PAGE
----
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The gambler's fallacy  probability of getting heads again after repeatedly getting heads Ready to useQuestion
Previous throws don't affect the probability distribution of subsequent throws. Believing otherwise is the gambler's fallacy.

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This question tests the student's understanding of what is and is not a surd, and on their simplification of surds.

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Substitute given values into formulas.

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An applied example of the use of two points on a graph to develop a straight line function, then use the t estimate and predict. MCQ's are also used to develop student understanding of the uses of gradient and intercepts as well as the limitations of prediction.

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Find the squares, and cubes, of some numbers.
Finally, find a square number between two given limits.

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In the first three parts, rearrange linear inequalities to make $x$ the subject.
In the last four parts, correctly give the direction of the inequality sign after rearranging an inequality.

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This question takes the student through variety of examples of quadratic inequalities by asking them for the range(s) for which $x$ meets the inequality.

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This question tests the student's ability to solve simple linear equations by elimination. Part a) involves only having to manipulate one equation in order to solve, and part b) involves having to manipulate both equations in order to solve.

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Solve a linear equation of the form $ax+b = c$, where $a$, $b$ and $c$ are integers.
The answer is always an integer.

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This question tests the students ability to factorise simple quadratic equations (where the coefficient of the x^2 term is 1) and use the factorised equation to solve the equation when it is equal to 0.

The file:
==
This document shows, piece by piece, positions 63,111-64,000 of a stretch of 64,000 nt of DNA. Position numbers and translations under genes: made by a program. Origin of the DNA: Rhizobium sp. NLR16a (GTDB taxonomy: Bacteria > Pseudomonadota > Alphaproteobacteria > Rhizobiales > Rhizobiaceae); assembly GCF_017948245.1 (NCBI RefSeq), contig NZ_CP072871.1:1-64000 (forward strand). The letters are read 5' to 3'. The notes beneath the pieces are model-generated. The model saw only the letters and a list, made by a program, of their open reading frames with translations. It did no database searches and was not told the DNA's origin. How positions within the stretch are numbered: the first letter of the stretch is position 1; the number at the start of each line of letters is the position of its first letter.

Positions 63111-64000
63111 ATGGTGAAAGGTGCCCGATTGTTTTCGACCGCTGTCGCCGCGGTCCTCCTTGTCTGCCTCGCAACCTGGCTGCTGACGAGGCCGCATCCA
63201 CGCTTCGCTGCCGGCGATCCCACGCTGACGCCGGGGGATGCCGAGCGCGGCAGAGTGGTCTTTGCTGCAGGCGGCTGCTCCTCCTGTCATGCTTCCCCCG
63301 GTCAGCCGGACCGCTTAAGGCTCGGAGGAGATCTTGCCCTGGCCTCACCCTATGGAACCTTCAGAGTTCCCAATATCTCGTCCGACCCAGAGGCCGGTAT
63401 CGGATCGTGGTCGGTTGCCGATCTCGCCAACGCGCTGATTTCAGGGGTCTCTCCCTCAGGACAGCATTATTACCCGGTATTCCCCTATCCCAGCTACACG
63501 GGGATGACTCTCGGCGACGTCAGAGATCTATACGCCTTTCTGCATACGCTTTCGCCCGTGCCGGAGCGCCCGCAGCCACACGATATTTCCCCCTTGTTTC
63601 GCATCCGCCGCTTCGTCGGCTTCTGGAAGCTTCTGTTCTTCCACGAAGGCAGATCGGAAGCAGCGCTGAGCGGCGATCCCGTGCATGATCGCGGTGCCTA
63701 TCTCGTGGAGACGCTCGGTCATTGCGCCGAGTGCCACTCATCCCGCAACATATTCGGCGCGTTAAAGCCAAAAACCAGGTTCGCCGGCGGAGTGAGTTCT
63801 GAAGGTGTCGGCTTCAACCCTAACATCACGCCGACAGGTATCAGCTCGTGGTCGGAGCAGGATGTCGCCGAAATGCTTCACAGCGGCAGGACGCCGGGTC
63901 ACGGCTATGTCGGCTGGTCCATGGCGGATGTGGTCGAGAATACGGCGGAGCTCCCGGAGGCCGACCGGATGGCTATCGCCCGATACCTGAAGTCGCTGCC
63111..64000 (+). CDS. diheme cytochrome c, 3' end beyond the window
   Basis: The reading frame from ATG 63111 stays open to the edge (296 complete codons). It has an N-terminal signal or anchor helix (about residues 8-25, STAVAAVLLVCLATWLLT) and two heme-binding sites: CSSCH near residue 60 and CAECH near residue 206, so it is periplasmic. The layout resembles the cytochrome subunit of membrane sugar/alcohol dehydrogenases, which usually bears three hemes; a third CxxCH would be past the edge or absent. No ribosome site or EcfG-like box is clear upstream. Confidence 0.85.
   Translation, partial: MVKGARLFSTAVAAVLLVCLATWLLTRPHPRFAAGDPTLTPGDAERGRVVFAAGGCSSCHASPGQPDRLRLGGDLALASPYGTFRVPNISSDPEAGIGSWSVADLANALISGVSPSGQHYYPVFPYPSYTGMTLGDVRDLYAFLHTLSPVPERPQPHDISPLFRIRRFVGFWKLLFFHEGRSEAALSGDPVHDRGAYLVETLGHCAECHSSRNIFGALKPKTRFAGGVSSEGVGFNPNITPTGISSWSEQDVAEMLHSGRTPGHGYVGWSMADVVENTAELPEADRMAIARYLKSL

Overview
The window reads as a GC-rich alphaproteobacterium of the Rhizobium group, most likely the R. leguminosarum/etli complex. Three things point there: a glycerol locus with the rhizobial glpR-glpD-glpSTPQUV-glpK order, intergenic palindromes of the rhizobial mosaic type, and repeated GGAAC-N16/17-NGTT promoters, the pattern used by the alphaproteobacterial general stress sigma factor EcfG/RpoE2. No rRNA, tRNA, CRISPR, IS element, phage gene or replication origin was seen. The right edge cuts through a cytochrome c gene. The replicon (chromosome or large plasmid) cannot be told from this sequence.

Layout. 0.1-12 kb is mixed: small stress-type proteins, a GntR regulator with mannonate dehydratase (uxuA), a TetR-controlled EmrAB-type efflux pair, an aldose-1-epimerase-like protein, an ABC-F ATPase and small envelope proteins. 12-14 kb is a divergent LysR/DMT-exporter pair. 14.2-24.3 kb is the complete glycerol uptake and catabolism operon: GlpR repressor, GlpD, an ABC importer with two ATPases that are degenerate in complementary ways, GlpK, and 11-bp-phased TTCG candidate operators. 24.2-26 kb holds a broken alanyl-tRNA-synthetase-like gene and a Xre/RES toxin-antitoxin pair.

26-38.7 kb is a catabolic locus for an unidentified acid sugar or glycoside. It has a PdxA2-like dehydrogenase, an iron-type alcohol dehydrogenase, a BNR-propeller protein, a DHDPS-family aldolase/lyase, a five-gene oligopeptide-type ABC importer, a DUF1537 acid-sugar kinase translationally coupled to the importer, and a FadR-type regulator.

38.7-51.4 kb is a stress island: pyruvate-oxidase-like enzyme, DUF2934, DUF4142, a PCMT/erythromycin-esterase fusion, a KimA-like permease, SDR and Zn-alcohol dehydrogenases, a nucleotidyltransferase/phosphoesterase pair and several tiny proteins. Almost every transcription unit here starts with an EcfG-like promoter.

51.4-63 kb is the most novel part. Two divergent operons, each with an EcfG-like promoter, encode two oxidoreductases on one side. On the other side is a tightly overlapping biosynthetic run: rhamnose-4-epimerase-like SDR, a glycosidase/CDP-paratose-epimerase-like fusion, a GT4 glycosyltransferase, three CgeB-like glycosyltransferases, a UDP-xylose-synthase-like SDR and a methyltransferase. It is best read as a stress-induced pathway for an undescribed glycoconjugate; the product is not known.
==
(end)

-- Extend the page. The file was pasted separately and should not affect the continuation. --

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Solve a simple linear equation algebraically. The unknown appears on both sides of the equation.

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Calculate the interest accrued in a savings account, given the initial balance and annual interest rate.

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Given five fractions, identify the one which is not equivalent to the others by reducing to lowest terms.

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Given five fractions, identify the odd fraction out. The denominators are mainly two or three digits long.

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Work with lower and upper bounds for estimates of weight.

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Multiplication and division of upper and lower bounds.

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Round numbers to a given number of significant figures.

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Estimate the result of an arithmetic operation by first rounding numbers to given significant figures

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Students are asked to estimate values in possible reallife scenarios.

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Round numbers to a given number of decimal places.

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Round some large integers to the a given power of ten.

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Estimate whether you can afford an extra item in a shop by rounding prices to the nearest 10p.

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Estimate the number of buckets of paint to buy, by rounding measurements of a room up to the nearest metre and estimating the total area.

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Calculate relative frequencies in a variety of scenarios.

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Rationalise the denominator with increasingly difficult examples involving compound denominators.

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Given some coordinates, recognise which quadrant a point lies in, or which axis a point lies upon.

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Represent a given probability to a decimal, fraction or percentage.

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Given results from a survey about what people eat for breakfast, where some people eat one or both of cereal and toast. Student is asked to pick the probability of eating either one or the other from a list. Distractors pick out common errors.

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Choose the probability of getting a tails, from four options.

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A bag contains balls of three different colours. You're told how many there are of each, and asked the probability of picking a ball of a particular colour.